“It was nice to begin this season without any troubles with the ice plant,” said Toy. “The last two years started with the successive failures of our two compressors, one in each year, costing the club approximately $11,000 each to replace.”

Petryk figured the units only have a life of seven or eight years, so the club will have to keep putting funds aside for such surprises. Other than player dues, the club raises funds through their annual bonspiels and other events at the club, including the Men’s Spiel in January, the Ladies’ in February, the Mixed in March and the Spring Fling Dance in April.

“Much appreciation to our various local business sponsors for their continued generous support,” added Toy.  “Without the numerous club volunteers and our supportive business community, we might not have made it through the last couple of years.

“We kicked off the pre-season in early October with a well-attended curling clinic/fun ‘spiel,” said Toy. “We introduced the game of curling to a number of people who had never curled before, and we’re happy to welcome a dozen new curlers to the club this year.”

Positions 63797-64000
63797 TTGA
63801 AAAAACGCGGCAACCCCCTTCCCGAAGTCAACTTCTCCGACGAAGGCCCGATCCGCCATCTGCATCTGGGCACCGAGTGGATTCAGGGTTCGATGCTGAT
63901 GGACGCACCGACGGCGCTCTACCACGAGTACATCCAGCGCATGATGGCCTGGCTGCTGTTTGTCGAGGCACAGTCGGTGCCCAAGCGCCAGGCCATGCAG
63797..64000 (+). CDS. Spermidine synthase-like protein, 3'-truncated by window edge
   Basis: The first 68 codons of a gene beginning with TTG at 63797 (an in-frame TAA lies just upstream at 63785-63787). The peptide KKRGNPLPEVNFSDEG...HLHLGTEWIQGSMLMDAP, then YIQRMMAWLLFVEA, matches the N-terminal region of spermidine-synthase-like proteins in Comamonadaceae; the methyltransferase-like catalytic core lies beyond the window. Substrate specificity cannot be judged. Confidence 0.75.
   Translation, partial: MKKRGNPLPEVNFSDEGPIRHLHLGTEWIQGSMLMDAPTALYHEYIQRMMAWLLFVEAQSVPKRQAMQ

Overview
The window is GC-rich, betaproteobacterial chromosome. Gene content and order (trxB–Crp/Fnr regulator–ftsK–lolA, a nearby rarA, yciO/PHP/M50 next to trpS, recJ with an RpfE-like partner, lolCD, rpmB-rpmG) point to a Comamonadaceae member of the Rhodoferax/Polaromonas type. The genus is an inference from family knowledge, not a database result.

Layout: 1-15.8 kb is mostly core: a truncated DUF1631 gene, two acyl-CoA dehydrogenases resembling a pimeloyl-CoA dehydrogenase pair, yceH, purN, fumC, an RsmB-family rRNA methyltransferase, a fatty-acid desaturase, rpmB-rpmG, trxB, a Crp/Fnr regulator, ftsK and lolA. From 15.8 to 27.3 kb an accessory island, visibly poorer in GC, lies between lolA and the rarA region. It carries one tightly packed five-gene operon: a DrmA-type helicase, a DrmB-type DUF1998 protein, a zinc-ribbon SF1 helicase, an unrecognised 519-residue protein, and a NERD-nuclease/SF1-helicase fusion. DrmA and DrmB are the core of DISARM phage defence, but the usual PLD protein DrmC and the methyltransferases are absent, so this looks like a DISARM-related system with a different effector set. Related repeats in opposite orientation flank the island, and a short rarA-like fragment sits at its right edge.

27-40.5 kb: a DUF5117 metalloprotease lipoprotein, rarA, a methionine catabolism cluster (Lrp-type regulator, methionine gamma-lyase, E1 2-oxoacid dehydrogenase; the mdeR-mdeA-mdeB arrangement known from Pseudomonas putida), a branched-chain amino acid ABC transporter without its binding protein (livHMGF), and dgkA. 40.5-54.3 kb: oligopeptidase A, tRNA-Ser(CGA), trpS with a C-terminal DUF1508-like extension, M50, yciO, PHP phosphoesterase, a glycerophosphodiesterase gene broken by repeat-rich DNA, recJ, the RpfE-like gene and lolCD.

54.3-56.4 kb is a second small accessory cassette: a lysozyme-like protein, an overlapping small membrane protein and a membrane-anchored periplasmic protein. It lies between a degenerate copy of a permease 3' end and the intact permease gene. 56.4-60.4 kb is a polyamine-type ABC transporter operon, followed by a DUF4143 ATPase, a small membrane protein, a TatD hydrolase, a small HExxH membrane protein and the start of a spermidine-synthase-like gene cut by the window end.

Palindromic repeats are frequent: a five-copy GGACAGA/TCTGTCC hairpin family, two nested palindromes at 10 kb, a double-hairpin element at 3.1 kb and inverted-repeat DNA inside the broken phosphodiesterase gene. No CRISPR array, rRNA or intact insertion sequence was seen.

That open invitation worked for Ross and Sally Fullbrook.

“They had never curled before,” said Petryk. “They came out to the clinic and decided they’d give it a whirl. I have them curling with Shirley Trick and myself on Thursday nights.”

The youth movement has fallen away for the time being — but there’s regrowth on the other end of the age spectrum.

“My dad [Jimmy] came back last year and this year, he got Roy Chou back on his team,” said Galen. “Dad started curling as a kid back in Manitoba but he hadn’t been curling here for almost 20 years. It’s good to see both of them back.”

For those who don’t like to — or physically can’t — get down in the hack, the “stick” has helped players extend their years in the game. A flexible fitting slides over the handle of the rock and simulates the action that a curler’s hand would give.

“You’ve got to develop a feel for it — but there’s some debate that it could be better than the traditional delivery,” said Galen. “Take the sliding and balancing out of the equation and it may actually be more accurate.”